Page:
A key factor exerting upward pressure on public sector fleet operating costs is the long-standing trend to operate vehicles for ever-longer service lives. All around the country, public sector fleets are being forced by budgetary constraints to defer or reduce capital expenditures to acquire replacement vehicles. This is especially the case for fleets that depend on appropriations from their agencies' general funds rather than fleet replacement funds. As a result, these fleets are running vehicles longer and at higher mileages. This trend promises to continue into the future.
Extending vehicle service lives has a cumulative impact on fleet operating expense and total lifecycle costs. Higher miles and more engine hours result in across-the-board maintenance cost increases, the need for additional sets of replacement tires, and the greater possibility of a catastrophic failure. A recent survey of 515,000 fleet vehicles by Automotive Fleet, our sister magazine, revealed that the majority of operating expenses occur in the 48,000-80,000-mile range. In fact, if you further breakdown this mileage segment, almost 35 percent of a vehicle's lifetime operating cost occurs in the 68,000-80,000-mile range. It is worth noting that the 68,000-80,000 mile-range is 15 percent of a vehicle's life (if the vehicle life is 80,000 miles). Consequently, 35 percent of a vehicle's lifecycle cost occurs in the last 15 percent of life. This argues for short lifecycles-funding permitted. It is also important to note that this study only analyzed operating expenses up to 80,000 miles. In all probability, the percentage of total lifetime costs would be even higher if the study included vehicles beyond the 100,000-mile range.
OEM Actions Increase Costs
The trend to higher operating costs is also compounded by actions that OEMs have taken in the design and assembly of some vehicles. Over the past five years, a trend among auto manufacturers has been to combine different vehicle components into single modules. For example, a ball joint assembly, in some models, is no longer a serviceable item. Manufacturers now combine the ball joint assembly with the control arm into a single module. If a ball joint needs to be replaced, the control arm assembly now must also be replaced. Likewise, the fuel pump and the sending unit for the fuel gauge are now built as a single unit in some models. In order to service a fuel gauge, you also have to replace the fuel pump and vice versa.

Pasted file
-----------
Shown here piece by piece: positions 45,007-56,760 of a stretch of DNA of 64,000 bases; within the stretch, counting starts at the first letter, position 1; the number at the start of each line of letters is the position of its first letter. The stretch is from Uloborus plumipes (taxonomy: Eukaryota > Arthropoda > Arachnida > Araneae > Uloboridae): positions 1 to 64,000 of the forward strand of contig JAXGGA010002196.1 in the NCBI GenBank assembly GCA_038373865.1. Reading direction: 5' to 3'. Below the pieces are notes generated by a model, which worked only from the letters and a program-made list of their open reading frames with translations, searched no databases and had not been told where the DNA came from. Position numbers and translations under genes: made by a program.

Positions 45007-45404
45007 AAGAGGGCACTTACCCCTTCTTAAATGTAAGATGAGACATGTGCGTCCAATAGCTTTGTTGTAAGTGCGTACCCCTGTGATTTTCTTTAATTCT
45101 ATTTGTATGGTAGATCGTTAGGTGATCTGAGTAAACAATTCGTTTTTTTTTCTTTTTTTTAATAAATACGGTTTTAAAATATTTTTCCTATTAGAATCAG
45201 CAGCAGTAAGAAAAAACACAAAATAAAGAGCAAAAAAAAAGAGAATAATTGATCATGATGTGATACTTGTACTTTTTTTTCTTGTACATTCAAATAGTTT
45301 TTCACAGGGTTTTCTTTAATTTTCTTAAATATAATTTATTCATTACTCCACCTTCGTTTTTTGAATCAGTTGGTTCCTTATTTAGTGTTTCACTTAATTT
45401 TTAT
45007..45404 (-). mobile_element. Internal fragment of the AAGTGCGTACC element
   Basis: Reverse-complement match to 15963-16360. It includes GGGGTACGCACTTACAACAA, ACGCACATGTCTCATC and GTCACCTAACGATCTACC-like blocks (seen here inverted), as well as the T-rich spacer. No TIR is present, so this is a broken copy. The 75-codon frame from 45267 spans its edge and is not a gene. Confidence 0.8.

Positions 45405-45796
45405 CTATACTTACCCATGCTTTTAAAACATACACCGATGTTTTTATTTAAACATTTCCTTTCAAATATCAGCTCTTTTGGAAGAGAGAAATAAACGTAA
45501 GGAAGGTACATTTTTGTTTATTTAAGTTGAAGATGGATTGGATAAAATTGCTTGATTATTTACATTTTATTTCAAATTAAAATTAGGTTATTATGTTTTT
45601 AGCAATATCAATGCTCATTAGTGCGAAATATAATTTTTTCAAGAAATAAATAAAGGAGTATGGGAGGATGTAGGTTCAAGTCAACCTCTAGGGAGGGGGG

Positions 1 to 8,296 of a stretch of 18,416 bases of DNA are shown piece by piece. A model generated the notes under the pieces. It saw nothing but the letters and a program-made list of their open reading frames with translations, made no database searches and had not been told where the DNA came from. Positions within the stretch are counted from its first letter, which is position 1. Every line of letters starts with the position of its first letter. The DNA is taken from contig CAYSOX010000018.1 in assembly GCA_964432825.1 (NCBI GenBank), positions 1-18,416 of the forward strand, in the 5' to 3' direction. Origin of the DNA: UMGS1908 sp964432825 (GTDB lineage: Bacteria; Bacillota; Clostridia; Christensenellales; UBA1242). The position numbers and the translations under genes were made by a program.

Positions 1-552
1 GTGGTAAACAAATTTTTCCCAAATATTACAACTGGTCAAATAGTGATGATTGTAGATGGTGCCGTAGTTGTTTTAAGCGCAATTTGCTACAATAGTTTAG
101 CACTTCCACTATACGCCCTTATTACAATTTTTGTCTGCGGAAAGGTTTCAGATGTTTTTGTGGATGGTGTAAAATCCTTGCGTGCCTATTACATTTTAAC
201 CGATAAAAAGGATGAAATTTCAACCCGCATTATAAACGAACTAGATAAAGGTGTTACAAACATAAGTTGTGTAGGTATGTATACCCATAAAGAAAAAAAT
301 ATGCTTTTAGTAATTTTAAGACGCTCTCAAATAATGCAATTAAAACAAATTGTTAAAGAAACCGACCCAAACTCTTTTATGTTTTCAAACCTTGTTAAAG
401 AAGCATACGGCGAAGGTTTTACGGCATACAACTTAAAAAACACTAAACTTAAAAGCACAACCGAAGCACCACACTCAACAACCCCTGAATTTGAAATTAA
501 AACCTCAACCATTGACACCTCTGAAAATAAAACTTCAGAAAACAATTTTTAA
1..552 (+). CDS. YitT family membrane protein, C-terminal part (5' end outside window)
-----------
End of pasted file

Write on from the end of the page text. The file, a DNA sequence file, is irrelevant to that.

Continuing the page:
Similarly, tire expenses have been creeping upward for fleets. One reason for the increased cost is the size and type of tires that auto manufacturers specify for certain vehicles. A growing number of cars are equipped with larger diameter rims and lower profile tires. The same is true for light-duty trucks, which for a long time, have been migrating from 15-inch to 16-inch wheel diameters as standard equipment. The net result of all these actions is more expensive replacement tires.
In fairness, other actions by OEMs have helped to mitigate operating expenses. Onboard engine electronics help vehicles get better fuel economy and facilitate more efficient engine operations. Manufacturers have extended service intervals with longer lasting spark plugs and extended-life fluids. In addition, the reduced cost and availability of diagnostic equipment is helping to control maintenance costs by increasing the instances of first-repair resolution, which results in the use of fewer unnecessary parts. The philosophy that if you threw enough parts at a difficult problem, you would fix a vehicle is becoming a thing of the past.
Nonetheless, there are "institutional and structural" issues that are increasing operating costs. The cost-effectiveness of extended service life should be reviewed and modified to offset the increase in operating costs being driven by OEM design changes.
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